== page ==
This is an extreme example but take my point. And the more stressed you are the less likely you are to be able to relax and enjoy this precious time together.
A more successful scenario would be to book a holiday where you are able to keep your baby within your routine, where your baby is able to feed and sleep in a way that it is used to, without to much faffing around with time zones. And if your baby gets enough sleep and food then you’ll all have a much more relaxed time.
And use the opportunity to relax and have an afternoon siesta…my children, even now, at the ages of 10, 9 and 3 expect us to close up and have a rest. This keeps them out of the sun, gives us all a break and now, they are older allows us to stay out later.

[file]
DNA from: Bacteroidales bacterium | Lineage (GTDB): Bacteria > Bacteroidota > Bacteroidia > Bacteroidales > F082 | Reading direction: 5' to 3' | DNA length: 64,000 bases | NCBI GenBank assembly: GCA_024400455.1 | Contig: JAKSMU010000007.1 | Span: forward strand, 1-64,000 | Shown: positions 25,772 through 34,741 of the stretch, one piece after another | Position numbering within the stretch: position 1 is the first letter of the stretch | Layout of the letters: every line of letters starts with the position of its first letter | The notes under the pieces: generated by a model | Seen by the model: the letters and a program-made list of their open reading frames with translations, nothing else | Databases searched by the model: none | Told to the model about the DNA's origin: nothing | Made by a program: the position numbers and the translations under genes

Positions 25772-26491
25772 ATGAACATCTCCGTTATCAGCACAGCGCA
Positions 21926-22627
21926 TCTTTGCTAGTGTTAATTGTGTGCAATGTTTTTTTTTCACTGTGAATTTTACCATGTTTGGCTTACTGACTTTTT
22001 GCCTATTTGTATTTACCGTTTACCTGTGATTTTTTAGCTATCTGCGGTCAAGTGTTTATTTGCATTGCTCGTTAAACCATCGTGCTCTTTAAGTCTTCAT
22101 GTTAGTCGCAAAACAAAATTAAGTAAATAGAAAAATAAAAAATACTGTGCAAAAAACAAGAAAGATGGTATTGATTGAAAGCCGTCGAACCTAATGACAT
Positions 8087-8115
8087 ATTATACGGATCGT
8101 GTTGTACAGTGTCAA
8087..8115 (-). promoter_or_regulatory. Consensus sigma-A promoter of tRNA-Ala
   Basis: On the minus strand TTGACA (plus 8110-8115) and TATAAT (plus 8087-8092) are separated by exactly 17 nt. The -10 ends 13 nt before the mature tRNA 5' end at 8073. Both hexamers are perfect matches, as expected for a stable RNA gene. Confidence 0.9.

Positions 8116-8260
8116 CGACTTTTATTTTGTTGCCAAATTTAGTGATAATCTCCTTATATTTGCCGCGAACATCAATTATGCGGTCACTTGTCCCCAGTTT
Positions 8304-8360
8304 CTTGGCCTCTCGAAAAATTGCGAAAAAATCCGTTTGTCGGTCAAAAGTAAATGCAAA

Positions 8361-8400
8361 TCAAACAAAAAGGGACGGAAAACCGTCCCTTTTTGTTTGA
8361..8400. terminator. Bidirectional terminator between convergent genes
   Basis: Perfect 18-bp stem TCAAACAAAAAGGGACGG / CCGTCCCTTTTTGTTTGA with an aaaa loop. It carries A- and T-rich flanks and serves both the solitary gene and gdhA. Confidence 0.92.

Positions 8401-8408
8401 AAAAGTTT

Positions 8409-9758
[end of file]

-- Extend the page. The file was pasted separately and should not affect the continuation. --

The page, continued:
3) Holiday within Europe:
Going for the simpler option means choosing a destination with 4 hours flying time of the UK. I couldn’t face the prospect of an unnecessary long haul flight with my lot so we chose to explore some of the amazing locations within Europe.
(If you need some persuasion that taking a long haul flight with a small person is not a good idea, I can recommend reading this discussion on whether you should drug your child on long plane journeys. It sounds extreme but is extremely common.
And I’ve never felt that staying within Europe was a compromise. Some of my favourite places include the Algarve, southern Spain, the Dordogne or the south of France, in particular the area around in the south of France around Montpellier. And that’s just the start. There are literally dozens of stunning baby friendly holiday locations to choose from where there is plenty to do and your family are catered for. I could easily add Italy onto that list too.